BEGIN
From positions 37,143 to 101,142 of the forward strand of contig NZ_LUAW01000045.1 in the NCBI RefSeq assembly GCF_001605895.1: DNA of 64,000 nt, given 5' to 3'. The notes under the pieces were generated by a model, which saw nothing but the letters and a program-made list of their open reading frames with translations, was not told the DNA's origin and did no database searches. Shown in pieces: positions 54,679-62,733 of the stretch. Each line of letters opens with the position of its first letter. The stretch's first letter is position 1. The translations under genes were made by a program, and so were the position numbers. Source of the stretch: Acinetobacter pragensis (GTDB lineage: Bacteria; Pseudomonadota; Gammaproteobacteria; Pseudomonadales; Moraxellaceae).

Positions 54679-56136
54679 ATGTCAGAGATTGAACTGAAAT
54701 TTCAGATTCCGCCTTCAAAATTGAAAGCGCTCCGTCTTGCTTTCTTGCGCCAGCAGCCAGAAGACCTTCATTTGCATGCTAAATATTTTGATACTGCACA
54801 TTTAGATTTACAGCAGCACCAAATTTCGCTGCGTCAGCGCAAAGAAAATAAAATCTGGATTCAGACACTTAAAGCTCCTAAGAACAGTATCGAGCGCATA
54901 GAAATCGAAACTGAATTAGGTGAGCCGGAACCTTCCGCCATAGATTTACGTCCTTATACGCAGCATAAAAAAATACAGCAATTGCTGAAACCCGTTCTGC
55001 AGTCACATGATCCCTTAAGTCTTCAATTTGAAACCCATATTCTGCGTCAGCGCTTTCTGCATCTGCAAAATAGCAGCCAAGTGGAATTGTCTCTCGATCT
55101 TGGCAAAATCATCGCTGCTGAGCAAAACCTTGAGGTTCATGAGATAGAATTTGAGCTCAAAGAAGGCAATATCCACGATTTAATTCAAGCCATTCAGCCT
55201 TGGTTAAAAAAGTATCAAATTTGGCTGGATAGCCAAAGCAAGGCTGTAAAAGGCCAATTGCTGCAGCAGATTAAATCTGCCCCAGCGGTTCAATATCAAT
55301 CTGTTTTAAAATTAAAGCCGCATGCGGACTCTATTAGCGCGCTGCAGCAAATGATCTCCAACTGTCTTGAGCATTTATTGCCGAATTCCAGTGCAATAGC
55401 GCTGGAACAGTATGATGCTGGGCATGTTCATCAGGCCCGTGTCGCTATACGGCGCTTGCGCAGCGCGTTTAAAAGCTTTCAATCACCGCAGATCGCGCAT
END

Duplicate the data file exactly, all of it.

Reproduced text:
From positions 37,143 to 101,142 of the forward strand of contig NZ_LUAW01000045.1 in the NCBI RefSeq assembly GCF_001605895.1: DNA of 64,000 nt, given 5' to 3'. The notes under the pieces were generated by a model, which saw nothing but the letters and a program-made list of their open reading frames with translations, was not told the DNA's origin and did no database searches. Shown in pieces: positions 54,679-62,733 of the stretch. Each line of letters opens with the position of its first letter. The stretch's first letter is position 1. The translations under genes were made by a program, and so were the position numbers. Source of the stretch: Acinetobacter pragensis (GTDB lineage: Bacteria; Pseudomonadota; Gammaproteobacteria; Pseudomonadales; Moraxellaceae).

Positions 54679-56136
54679 ATGTCAGAGATTGAACTGAAAT
54701 TTCAGATTCCGCCTTCAAAATTGAAAGCGCTCCGTCTTGCTTTCTTGCGCCAGCAGCCAGAAGACCTTCATTTGCATGCTAAATATTTTGATACTGCACA
54801 TTTAGATTTACAGCAGCACCAAATTTCGCTGCGTCAGCGCAAAGAAAATAAAATCTGGATTCAGACACTTAAAGCTCCTAAGAACAGTATCGAGCGCATA
54901 GAAATCGAAACTGAATTAGGTGAGCCGGAACCTTCCGCCATAGATTTACGTCCTTATACGCAGCATAAAAAAATACAGCAATTGCTGAAACCCGTTCTGC
55001 AGTCACATGATCCCTTAAGTCTTCAATTTGAAACCCATATTCTGCGTCAGCGCTTTCTGCATCTGCAAAATAGCAGCCAAGTGGAATTGTCTCTCGATCT
55101 TGGCAAAATCATCGCTGCTGAGCAAAACCTTGAGGTTCATGAGATAGAATTTGAGCTCAAAGAAGGCAATATCCACGATTTAATTCAAGCCATTCAGCCT
55201 TGGTTAAAAAAGTATCAAATTTGGCTGGATAGCCAAAGCAAGGCTGTAAAAGGCCAATTGCTGCAGCAGATTAAATCTGCCCCAGCGGTTCAATATCAAT
55301 CTGTTTTAAAATTAAAGCCGCATGCGGACTCTATTAGCGCGCTGCAGCAAATGATCTCCAACTGTCTTGAGCATTTATTGCCGAATTCCAGTGCAATAGC
55401 GCTGGAACAGTATGATGCTGGGCATGTTCATCAGGCCCGTGTCGCTATACGGCGCTTGCGCAGCGCGTTTAAAAGCTTTCAATCACCGCAGATCGCGCAT